UEFA president, Aleksander Ceferin says Juventus and the rebel teams who formed the suspended European Super League will pay for their rebellion.

The Bianconeri and the two Milan teams joined 9 others from Spain and England combined to start the new competition.

It was supposed to replace the Champions League for the participants and the organisers thought they would get support from their fans.

However, fans all over the world smelt the greed that motivated the endeavour and protested the decision.

The English teams felt the heat and pulled out of the agreement with the likes of Atletico Madrid and Inter Milan also following suit.

Juventus didn’t pull out before it was suspended and the teams involved will have to mend bridges with UEFA now.

Ceferin admits that there is still room for them in the organisation, but says they are speaking to their legal team to get the best punishment for the rebelling team.

“We will talk about football, but in the meetings, I will decide who sits next to me,” he said to 24ur via Football Italia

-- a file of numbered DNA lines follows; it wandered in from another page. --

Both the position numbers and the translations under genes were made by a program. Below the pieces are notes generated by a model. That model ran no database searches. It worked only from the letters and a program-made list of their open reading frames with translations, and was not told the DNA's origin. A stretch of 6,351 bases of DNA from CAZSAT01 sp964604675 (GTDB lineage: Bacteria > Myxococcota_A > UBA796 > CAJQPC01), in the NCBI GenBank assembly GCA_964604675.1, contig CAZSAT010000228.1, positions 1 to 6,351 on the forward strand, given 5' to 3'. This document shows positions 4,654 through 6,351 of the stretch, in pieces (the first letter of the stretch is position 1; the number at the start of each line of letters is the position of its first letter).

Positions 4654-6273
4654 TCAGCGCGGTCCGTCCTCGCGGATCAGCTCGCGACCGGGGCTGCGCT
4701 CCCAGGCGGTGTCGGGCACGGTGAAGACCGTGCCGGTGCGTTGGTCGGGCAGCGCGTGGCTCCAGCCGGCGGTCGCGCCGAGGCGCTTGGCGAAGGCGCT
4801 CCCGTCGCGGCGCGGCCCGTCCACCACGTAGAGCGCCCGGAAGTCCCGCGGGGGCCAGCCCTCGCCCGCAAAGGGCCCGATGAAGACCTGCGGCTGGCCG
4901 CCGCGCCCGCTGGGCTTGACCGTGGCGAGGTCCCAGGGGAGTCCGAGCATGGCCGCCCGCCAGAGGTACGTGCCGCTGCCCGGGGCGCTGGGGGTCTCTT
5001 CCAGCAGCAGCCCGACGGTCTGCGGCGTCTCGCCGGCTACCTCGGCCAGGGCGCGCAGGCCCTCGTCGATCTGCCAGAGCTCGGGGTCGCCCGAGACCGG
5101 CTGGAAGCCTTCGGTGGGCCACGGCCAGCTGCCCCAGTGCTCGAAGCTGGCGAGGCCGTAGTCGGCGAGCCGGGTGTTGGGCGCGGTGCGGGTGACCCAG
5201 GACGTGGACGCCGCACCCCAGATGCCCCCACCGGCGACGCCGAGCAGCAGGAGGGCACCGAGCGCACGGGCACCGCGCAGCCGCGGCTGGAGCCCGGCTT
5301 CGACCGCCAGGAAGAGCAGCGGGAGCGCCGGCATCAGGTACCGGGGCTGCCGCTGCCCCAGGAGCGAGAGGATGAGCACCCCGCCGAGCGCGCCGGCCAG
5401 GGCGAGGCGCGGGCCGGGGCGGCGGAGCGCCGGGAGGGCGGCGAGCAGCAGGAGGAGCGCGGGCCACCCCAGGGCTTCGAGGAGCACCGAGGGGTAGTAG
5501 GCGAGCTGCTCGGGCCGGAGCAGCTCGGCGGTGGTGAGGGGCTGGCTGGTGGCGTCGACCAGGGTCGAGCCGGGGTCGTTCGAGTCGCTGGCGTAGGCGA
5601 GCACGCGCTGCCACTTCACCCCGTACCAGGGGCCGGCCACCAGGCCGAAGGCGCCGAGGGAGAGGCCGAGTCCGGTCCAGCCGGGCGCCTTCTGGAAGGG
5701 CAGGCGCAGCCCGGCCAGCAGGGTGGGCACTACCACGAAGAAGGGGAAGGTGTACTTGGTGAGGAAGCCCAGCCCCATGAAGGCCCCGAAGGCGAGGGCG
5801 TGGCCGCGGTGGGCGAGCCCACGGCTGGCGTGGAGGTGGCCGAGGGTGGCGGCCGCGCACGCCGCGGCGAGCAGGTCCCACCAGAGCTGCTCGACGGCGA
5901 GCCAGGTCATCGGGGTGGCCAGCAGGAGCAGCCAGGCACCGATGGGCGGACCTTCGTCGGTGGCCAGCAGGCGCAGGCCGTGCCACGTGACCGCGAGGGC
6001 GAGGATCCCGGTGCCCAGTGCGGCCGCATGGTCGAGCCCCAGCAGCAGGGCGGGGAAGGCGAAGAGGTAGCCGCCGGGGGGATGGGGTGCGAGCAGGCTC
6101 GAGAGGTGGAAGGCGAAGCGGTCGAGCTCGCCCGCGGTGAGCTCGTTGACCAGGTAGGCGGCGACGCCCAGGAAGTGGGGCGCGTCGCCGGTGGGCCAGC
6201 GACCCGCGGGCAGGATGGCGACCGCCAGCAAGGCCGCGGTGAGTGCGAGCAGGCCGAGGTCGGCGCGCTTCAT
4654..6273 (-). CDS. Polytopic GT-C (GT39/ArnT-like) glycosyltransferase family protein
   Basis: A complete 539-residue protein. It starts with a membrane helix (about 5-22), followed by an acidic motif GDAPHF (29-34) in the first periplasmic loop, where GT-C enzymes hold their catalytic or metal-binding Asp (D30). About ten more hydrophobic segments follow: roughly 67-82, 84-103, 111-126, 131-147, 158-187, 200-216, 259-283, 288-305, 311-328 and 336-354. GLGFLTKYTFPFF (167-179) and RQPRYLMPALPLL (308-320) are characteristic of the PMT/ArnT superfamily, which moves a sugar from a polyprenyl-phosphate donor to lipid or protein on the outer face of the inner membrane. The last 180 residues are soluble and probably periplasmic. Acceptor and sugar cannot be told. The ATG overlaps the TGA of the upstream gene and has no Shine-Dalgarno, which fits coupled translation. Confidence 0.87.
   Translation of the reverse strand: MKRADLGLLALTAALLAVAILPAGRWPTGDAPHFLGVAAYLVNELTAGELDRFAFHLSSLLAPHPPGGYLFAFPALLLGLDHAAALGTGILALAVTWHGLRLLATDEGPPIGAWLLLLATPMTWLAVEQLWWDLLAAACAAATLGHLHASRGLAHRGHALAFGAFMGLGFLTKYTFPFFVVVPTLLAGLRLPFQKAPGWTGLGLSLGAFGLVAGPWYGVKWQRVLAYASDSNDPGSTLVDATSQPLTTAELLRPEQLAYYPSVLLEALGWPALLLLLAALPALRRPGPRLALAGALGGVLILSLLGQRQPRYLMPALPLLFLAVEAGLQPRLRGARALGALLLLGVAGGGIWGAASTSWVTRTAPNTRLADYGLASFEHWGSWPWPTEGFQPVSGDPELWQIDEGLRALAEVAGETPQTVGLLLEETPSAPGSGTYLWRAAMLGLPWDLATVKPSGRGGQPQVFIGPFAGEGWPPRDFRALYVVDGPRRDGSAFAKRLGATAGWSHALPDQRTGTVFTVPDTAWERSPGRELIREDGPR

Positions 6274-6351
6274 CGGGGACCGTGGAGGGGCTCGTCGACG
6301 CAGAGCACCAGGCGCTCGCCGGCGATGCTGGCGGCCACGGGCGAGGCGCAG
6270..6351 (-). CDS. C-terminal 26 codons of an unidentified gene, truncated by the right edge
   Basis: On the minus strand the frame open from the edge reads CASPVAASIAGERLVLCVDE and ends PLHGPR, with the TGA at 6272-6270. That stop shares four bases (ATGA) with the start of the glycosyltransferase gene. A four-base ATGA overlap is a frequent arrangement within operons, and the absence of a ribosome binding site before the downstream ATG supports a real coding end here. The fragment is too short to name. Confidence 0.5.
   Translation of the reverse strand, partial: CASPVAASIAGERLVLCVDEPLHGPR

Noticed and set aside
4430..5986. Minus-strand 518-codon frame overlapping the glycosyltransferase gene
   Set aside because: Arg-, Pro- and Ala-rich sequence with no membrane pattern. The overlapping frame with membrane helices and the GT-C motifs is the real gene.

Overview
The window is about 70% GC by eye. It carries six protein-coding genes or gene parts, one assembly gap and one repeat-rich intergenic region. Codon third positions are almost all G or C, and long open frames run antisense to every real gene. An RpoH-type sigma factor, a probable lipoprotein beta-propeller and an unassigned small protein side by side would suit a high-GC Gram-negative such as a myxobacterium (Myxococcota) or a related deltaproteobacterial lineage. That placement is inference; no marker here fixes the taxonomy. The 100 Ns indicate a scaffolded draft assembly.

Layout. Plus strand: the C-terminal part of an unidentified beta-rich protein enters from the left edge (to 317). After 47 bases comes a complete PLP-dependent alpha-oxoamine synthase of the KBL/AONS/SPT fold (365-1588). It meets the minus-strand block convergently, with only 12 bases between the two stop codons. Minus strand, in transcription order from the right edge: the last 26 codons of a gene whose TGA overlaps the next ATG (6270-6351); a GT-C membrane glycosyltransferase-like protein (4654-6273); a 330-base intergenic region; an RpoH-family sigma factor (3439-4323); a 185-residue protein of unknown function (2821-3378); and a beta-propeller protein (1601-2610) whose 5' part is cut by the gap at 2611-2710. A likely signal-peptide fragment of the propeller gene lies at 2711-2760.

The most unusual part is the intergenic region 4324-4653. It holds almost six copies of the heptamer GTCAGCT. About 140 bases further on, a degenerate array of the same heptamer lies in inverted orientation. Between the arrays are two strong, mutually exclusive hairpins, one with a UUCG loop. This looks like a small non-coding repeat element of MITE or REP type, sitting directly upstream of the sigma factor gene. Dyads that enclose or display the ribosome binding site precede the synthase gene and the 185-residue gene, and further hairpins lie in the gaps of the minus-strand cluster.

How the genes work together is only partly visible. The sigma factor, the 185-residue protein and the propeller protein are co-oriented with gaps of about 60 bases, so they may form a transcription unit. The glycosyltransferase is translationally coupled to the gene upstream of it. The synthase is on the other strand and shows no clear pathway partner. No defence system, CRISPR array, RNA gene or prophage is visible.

“So, I can put someone a little further away.

“If these clubs want to play in our competition again, they will have to get close to us and we will have to evaluate what happened, but I don’t want to go into details, as we are still talking to our legal team.

“I would say that the English clubs have made a very good decision and we will take that into account.

“They admitted their mistake and realised they were wrong. We all make mistakes. In a way, I was disappointed with everyone, but I must say that maybe Barcelona are the ones that disappointed me the least.

“[President Joan] Laporta was elected very recently and I spoke to him two or three times. He was under great pressure due to the financial situation he inherited.

“This happens when you overpay some players and don’t get a result.

“Look at Bayern Munich: they have no debts and have won the Champions League. I was in constant contact with Bayern CEO Karl-Heinz Rummenigge and Borussia Dortmund’s Joachim Watzke.

“They helped me a lot, as well as President Nasser Al-Khelaifi, who logically should have been one of the first to take part in the Super League.”